State ‘may sell’ Bank Asya

State ‘may sell’ Bank Asya

State ‘may sell’ Bank Asya


Bank Asya, a bank under government control founded by followers of self-exiled Islamic scholar Fethullah Gülen, will be liquidated if a buyer was not found within three months, Turkey’s State Deposit Insurance Fund (TMSF) said on March 1, as the seized media companies of the Gülen-linked İpek Koza group closed.

“Within the framework of the existing legal situation, the return of the bank to its shareholders is not possible,” the TMSF said, adding that it had given the bank a three-month deadline from Feb. 29 to find a buyer or be merged.

“If this is not possible, its liquidation will come on to the agenda,” the TMSF said.

Last week, TMSF chairman told reporters it was in talks to sell the bank.

The TMSF said there is currently no “temporary management” at the bank. 

The government seized the assets of the Islamic lender last May, saying its financial structure and management presented a threat to the financial system.

Turkish President Recep Tayyip Erdoğan and the government accuse Gülen, a former ally, of trying to overthrow the government by building a network of supporters in the judiciary, police and media. 

Gülen, whose adherents have run schools, broadcasters and newspapers, has lived in self-imposed exile in the United States for more than a decade.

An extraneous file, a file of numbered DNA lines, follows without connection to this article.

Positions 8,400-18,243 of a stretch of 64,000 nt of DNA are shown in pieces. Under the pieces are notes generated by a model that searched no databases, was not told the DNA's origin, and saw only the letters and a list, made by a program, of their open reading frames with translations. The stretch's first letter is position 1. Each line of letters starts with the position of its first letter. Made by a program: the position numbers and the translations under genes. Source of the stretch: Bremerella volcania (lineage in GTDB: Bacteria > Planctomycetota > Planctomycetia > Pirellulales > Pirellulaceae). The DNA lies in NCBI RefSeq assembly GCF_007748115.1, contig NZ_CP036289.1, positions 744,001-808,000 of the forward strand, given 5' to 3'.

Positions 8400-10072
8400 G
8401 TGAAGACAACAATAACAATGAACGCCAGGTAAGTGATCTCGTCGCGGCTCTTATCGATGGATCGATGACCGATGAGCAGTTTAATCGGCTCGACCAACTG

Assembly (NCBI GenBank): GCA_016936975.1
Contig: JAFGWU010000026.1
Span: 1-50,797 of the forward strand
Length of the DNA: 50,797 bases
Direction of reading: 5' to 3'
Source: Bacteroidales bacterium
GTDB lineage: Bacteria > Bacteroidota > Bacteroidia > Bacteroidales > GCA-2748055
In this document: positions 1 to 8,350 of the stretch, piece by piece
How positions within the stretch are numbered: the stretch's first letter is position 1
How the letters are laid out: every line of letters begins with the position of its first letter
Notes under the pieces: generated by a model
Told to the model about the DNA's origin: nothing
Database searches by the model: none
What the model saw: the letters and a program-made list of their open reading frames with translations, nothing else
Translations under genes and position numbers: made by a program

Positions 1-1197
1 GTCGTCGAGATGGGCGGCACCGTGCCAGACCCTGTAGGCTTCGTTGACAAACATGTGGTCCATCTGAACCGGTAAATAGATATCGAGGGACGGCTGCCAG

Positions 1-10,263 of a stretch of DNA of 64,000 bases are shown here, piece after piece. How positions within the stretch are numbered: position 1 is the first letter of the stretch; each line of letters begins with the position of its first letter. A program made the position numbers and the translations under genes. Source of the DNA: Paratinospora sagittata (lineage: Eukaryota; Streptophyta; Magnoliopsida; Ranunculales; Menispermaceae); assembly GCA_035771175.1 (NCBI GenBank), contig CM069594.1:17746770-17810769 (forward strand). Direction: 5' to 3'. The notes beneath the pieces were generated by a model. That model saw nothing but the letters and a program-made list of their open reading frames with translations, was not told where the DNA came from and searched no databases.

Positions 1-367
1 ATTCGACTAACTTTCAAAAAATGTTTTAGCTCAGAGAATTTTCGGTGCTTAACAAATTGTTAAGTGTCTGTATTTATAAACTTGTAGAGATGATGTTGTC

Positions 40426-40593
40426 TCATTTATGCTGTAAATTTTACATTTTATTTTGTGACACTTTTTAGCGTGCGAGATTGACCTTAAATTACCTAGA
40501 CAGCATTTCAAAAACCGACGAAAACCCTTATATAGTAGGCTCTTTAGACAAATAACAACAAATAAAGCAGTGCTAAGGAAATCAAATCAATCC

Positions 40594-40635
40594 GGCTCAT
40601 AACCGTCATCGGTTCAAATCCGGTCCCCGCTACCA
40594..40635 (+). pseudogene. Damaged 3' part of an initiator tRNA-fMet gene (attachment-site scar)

Turkish authorities have recently shut down media businesses seized last year from Koza Ipek Holding, a conglomerate linked to Gülen, according to a filing to the stock exchange on Feb. 29.

The state seized Koza İpek and its media outlets, including the newspaper Bugün and television station Kanalturk, in October on suspicion of financial irregularities, prompting criticism from rights groups in Turkey and abroad.

“Operations were halted due to constant losses and the depletion of capital, while [the firms’] corporate entities will be retained,” the stock exchange filing stated. 

Erhan Başyurt, Bugün’s former editor-in-chief until the state takeover, said the media business had a valuation of $200 million in 2015 and that the new management had shown investments, including acquisitions, as losses.

Bugün had a circulation of 110,000 which has now fallen to less than 18,000, most of which are giveaways, Basyurt told Reuters.

Bugün and Kanalturk’s websites were still online, but appeared to have stopped updating news on Feb. 29.
Once critical of Erdoğan, Bugün and sister paper Millet turned pro-government the day after state-appointed management sacked most of the staff just days before the Nov. 1, 2015, election.